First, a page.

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Helpful References

Waugh, Diana. I Was Thinking: Conversation Starters to Use with Loved Ones with Cognitive Loss. Toledo, OH: D Waugh, 2008. Print. 

  1. Giving up expectations allows you to find the loved ones that are still there. (Pg. 9)

  2. Don't assume that your loved one is being manipulative or deceptive (Pg. 13 & 23)

  3. "NO" is a negative message that devalues their thoughts and wishes. (Pg. 13)

  4. They have trouble living in your reality, but you CAN live in theirs. (Pg. 13)

  5. Refrain from challenging your loved one with "Don't You Remember?" (Pg. 28)

  6. Help your loved one to save face. (Pg. 20)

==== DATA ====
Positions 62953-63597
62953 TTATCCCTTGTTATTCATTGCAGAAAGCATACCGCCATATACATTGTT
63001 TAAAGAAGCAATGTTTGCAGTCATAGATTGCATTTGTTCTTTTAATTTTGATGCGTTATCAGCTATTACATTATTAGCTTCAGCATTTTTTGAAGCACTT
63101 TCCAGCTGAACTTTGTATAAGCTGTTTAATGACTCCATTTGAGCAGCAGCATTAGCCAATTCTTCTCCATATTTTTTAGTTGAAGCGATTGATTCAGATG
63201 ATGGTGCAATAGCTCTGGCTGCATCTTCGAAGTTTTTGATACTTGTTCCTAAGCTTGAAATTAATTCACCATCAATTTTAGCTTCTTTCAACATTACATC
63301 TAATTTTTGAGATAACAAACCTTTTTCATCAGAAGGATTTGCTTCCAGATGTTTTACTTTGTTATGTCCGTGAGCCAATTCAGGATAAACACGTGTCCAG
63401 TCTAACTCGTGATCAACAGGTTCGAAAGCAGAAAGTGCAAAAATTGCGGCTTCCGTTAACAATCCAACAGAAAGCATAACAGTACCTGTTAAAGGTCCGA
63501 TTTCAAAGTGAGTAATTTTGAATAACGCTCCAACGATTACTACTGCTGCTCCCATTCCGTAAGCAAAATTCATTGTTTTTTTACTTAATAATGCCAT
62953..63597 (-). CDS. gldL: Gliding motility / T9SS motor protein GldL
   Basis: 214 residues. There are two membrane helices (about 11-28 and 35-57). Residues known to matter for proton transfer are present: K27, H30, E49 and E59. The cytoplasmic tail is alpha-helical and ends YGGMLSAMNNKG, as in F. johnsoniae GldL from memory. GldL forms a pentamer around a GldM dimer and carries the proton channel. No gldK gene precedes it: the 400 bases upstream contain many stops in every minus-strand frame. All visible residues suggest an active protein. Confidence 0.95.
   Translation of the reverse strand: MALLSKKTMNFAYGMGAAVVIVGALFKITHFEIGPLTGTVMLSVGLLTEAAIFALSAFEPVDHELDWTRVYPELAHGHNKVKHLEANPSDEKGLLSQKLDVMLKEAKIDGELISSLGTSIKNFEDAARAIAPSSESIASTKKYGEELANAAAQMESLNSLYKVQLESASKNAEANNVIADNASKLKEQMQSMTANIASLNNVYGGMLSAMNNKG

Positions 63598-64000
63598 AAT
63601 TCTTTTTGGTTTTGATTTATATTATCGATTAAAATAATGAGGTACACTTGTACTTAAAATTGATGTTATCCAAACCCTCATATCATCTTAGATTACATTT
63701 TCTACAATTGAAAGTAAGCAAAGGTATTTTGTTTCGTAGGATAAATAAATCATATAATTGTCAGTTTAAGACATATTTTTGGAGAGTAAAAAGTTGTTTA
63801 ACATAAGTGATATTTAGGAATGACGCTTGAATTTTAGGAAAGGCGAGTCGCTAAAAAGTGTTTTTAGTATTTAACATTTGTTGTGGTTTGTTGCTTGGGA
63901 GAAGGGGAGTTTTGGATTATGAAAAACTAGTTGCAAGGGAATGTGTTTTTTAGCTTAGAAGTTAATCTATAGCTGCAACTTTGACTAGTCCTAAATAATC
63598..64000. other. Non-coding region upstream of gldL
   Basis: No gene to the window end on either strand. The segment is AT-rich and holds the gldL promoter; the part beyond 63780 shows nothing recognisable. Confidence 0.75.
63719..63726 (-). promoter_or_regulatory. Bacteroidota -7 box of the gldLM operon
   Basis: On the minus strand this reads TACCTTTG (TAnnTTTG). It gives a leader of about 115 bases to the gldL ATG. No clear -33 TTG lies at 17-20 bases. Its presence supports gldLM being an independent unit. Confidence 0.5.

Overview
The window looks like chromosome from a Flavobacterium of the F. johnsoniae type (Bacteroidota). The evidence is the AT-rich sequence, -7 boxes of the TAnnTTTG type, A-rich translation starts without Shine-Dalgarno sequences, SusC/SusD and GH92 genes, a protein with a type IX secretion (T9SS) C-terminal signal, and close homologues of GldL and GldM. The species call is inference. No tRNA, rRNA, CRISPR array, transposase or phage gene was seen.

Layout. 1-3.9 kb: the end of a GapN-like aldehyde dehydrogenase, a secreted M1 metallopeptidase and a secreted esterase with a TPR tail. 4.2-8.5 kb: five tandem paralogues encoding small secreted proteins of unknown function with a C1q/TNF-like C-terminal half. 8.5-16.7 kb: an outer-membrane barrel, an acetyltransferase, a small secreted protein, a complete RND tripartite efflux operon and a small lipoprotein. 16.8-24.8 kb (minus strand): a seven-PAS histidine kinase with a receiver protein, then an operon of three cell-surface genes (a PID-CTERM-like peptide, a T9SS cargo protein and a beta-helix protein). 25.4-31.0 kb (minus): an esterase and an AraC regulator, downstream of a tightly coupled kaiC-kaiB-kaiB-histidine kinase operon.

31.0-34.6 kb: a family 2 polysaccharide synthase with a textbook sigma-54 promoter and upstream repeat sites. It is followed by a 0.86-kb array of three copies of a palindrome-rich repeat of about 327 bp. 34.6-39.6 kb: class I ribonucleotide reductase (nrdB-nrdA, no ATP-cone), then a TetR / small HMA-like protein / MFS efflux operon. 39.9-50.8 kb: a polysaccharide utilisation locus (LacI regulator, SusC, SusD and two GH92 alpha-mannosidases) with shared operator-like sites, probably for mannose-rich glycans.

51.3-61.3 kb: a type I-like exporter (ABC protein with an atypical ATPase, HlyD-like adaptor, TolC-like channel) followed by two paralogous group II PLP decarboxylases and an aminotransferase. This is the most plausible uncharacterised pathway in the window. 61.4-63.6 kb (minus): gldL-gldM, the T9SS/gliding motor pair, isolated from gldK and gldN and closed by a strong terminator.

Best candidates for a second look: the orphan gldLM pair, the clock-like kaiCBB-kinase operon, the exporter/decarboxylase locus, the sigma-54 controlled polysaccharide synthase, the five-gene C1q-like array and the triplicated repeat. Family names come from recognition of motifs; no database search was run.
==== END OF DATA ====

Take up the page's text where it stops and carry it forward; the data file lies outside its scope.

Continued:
7. They are who they are, they do not have the ability to de different. (Pg. 23 & 24)

  8. If something is important to them, let them know it's important to you. (Pg. 28)

  9. Acknowledge that what they are thinking has value. (Pg. 28)

  10. "Tell me about....." can elicit the good memory out of a sad one. (Pg. 28)

  11. Always acknowledge your loved ones feelings. (Pg. 29)

  12. Help them laugh at things they think are funny. (Pg. 29)

  13. Take time to write down things that are important to your loved one. (Pg. 32-45)

  14. Before you visit review your workbook and select a few topics. (Pg. 46)

  15. Start conversations with the purpose "I was thinking about..." (Pg. 47)

  16. Five senses provide personal information that turn into conversations. (Pg. 47-50)

  17. Short visits with content conversations win over long "dutiful" visits. (Pg. 51)

  18. Leaving might cause confusion for your loved one. (Pg. 53)

  19. Meaningful personal belongings provide conversation material. (Pg. 52)

  20. Reward yourself for each successful conversation and take care of you! (Pg. 54)

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